A painting probably by an Italian Old Master

This painting sold for £160,000 at TW Gaze in August.

New collectables are doing well…

As we predicted this time last year, certain categories of new collectables are on the rise:

Movie props: Propstore of Rickmansworth achieved almost £7 million in hammer total when it held a three-day of film and entertainment memorabilia in November.

Pokemon: collectors feel the need to catch ‘em all as sales of Pokemon cards continued to enjoy high popularity at auction. In November Richard Winterton sold more than £200,000 of Pokemon cards and memorabilia in a dedicated sale.

A set of Pokemon cards

This complete Pokemon Ex Deoxys set sold for £10,500 at Richard Winterton in November

Designer sneakers (trainers): collectors of retro footwear came out in force to snap up all manner of shapes and sizes as sneakers at auction became more popular.

A retro pair of sneakers

This pair of Nike Jordan size 9s sold for £2,200 in a timed online sale held by Vernon Fox in January 2022.

…and some older collectables impressed, too

A record for a UK cigarette or trade card was achieved in November when a card depicting legendary Derby and England insight right Steve Bloomer sold for £25,900 at Loddon Auctions in Berkshire. The card’s rarity was due to the company that produced it – the St Petersburg Cigarette Company of Portsmouth – having brought out so few cards.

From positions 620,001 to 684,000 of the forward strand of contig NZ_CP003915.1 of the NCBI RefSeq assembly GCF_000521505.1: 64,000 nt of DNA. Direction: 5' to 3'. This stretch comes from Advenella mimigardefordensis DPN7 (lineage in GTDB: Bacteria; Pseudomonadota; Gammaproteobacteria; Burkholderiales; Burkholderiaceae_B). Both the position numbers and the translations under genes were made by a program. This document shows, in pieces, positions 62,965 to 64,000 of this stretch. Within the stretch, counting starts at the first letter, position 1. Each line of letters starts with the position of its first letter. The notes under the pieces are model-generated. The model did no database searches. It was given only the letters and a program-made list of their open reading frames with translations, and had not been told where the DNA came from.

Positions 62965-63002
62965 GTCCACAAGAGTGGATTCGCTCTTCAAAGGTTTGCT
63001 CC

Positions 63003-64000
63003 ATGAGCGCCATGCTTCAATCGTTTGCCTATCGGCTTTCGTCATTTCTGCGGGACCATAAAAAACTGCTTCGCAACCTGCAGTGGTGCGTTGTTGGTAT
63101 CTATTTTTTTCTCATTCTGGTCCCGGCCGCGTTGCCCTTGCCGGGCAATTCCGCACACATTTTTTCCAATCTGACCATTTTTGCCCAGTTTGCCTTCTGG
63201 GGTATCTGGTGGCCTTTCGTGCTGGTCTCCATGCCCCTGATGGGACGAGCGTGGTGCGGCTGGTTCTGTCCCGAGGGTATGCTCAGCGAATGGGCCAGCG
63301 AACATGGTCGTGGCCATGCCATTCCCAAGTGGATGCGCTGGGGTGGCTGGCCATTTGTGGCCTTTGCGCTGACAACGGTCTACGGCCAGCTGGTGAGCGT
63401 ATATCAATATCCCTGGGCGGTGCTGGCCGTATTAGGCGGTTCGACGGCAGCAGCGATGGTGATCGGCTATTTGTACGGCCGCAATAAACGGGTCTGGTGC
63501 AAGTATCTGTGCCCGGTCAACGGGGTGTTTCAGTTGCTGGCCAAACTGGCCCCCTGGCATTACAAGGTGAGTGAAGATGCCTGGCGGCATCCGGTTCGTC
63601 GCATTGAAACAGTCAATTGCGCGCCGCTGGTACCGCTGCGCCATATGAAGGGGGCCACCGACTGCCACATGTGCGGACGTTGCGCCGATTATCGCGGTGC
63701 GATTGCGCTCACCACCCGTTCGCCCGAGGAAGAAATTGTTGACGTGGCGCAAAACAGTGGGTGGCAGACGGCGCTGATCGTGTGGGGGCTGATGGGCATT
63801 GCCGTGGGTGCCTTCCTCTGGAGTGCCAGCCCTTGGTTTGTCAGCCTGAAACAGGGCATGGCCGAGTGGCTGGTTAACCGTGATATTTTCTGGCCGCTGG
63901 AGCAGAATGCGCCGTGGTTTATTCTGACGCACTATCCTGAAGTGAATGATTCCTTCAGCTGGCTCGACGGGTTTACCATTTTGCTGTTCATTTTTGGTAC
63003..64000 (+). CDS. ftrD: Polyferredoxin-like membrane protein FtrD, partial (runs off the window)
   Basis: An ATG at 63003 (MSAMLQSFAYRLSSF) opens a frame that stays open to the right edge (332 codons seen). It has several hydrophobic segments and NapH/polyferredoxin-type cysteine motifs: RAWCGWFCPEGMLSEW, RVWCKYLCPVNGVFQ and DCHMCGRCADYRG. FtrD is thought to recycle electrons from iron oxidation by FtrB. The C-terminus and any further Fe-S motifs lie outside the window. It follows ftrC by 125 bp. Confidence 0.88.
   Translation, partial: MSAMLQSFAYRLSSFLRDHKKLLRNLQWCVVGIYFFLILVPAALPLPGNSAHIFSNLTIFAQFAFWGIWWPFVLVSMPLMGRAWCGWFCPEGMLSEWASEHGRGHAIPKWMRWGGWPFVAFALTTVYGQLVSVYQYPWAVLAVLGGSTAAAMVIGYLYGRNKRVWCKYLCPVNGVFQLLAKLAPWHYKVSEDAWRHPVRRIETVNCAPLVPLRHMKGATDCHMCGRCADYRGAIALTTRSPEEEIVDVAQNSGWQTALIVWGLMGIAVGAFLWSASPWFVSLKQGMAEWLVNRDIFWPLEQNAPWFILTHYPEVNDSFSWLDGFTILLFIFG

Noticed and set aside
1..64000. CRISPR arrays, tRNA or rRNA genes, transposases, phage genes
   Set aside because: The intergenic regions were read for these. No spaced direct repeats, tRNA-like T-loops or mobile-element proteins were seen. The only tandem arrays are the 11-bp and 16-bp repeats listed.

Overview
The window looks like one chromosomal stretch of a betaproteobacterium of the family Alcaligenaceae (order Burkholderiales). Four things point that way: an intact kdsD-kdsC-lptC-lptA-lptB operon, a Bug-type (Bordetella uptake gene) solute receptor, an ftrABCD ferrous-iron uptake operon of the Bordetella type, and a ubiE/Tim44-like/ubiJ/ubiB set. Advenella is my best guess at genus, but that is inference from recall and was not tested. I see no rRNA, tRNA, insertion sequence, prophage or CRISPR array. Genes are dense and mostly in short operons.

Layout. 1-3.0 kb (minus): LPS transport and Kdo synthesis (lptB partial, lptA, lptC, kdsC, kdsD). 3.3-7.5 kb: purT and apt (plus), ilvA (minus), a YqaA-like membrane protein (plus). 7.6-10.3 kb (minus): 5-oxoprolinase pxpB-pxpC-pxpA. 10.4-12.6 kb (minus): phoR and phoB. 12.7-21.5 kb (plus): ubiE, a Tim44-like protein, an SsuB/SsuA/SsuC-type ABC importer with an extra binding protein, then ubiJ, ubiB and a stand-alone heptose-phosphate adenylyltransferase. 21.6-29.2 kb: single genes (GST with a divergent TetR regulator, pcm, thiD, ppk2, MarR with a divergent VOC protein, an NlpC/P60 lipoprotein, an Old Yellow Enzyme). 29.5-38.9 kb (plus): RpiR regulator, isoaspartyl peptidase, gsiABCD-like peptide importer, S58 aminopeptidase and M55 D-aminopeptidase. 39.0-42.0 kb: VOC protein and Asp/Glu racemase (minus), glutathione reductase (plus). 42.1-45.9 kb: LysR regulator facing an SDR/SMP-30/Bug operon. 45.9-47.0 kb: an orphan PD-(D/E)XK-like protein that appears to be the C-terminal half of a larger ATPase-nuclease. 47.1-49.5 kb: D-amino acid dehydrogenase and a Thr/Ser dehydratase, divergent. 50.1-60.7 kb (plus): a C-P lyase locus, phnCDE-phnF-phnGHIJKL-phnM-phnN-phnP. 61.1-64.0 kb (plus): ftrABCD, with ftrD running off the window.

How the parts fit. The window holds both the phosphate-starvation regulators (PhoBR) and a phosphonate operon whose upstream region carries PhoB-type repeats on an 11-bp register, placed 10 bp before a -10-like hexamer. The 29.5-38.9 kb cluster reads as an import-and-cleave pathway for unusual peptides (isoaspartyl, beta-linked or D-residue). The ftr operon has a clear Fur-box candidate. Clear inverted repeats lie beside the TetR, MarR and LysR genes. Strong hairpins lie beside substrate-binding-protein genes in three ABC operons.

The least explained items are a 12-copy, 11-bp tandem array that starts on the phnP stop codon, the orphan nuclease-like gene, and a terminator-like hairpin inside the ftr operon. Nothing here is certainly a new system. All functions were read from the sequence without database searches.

A cigarette card featuring footballer Steve Bloomer

This cigarette card featuring footballer Steve Bloomer sold for £25,900 at Loddon Auctions in November 2022.

There was also an auction record for Beswick pottery when a a white horse with a yellow mane sold for £11,300 at Potteries Auctions in November. This was a particularly rare colourway; a standard brown one might sell for £20-30.

A Beswick shire horse

This Beswick shire horse mare sold for £11,300 at Potteries Auctions.

Rolex back at number one

The most frequently searched-for word on the saleroom in 2022 was Rolex, bringing the Swiss watch brand back to the top of the charts, ahead of terms such as ‘clock’ and ‘Chinese’.

The market for vintage mechanical wristwatches remains buoyant both among collectors seeking out historical pieces and buyers who are finding new Rolexes hard to come by. Why put your name on a waiting list when could you bid for and buy a nearly-new watch today?

A Rolex watch

This 2021 Rolex Explorer Oyster Perpetual Superlative Chronometer wristwatch sold for £7700 at Ryedale in June.

Prices for under-represented groups surge

As museums rebalance their collections to be more inclusive and more representative of the population as a whole - as well as to show history from more than one viewpoint – prices for female artists are rising.

A painting by Cissie Kean

Nude and Jug by Elizabeth 'Cissie' Kean – £7600 at Mallams in December 2022, a new record for Kean at auction.

This change - long overdue, one might add – is prompting rediscoveries of works and artists previously overlooked and under-appreciated. This applies not just to female artists but also to other hitherto under-represented groups including people who were the subject of a work (such as the sitter in a portrait).

A painting by Jean Baptiste Bonjour

This work by Swiss artist Jean Baptiste Bonjour (1801-82) was estimated at £10,000-15,000 at Sloane Street Auctions in November. It was snapped up by an overseas buyer for £85,000. It had been previously sold at Sotheby's for £3105 in 1997.

Whatever you bid for in 2023, we wish you every success - with new lots appearing every day there will plenty to browse and enjoy.

Send feedback on this article